Gentamicin collagen sponges for the prevention of sternal wound infection: A meta-analysis of randomized controlled trials

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Abstract

Objective

The study objective was to determine whether the application of gentamicin collagen sponges reduces sternal wound infections in patients undergoing cardiac surgery.

Methods

A meta-analysis of randomized controlled trials was performed.

Results

Four randomized controlled trials were eligible for inclusion. By pooling data from 4 randomized controlled trials (4672 per-protocol patients), gentamicin collagen sponges reduced deep sternal wound infections (risk ratio, 0.62; 95% confidence interval, 0.39-0.97) and any sternal wound infections (risk ratio, 0.61; confidence interval, 0.39-0.98). In contrast, no benefit was demonstrated regarding superficial sternal wound infections (4 randomized controlled trials [4672 patients]; risk ratio, 0.65; 95% confidence interval, 0.34-1.25) and all-cause mortality (3 randomized controlled trials [3994 patients]; risk ratio, 0.90; 95% confidence interval, 0.57-1.42). On the basis of data from 2 randomized controlled trials (3410 patients), gentamicin collagen sponges also seemed to reduce surgically treated sternal wound infections (risk ratio, 0.59; 95% confidence interval, 0.41-0.86). The most commonly isolated pathogens were coagulase-negative Staphylococcus spp (43%) and Staphylococcus aureus (28%).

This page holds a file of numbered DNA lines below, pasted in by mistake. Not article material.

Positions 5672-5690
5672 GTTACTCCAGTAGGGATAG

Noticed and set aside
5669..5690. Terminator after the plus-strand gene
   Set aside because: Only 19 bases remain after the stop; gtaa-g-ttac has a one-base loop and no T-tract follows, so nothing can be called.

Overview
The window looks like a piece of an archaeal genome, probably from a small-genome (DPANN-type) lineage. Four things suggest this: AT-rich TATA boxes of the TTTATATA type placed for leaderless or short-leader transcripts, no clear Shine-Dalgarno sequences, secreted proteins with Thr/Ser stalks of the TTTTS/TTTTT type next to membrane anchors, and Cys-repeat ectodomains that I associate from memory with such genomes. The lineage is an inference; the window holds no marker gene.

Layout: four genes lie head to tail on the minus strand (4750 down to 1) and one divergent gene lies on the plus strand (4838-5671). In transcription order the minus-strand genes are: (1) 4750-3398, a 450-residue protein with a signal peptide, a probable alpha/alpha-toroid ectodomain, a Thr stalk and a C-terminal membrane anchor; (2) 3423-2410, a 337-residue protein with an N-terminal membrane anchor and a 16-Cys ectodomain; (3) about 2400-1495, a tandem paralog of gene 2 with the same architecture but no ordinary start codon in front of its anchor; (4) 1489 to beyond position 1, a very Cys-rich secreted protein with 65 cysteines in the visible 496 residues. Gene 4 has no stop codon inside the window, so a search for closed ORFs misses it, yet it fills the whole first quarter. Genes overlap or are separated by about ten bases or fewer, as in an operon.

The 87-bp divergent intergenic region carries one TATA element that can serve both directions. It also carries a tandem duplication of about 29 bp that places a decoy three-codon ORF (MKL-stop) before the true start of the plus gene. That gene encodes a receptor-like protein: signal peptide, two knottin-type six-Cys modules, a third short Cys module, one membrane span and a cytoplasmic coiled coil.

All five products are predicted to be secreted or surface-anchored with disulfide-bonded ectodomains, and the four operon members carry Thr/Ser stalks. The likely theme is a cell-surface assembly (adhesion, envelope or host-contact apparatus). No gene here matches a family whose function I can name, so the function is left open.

Conclusions

Gentamicin collagen sponges seem to reduce the sternal wound infection rate in patients undergoing cardiac surgery. The statistical heterogeneity among the existing trials underlines the need for additional large, high-quality randomized controlled trials.

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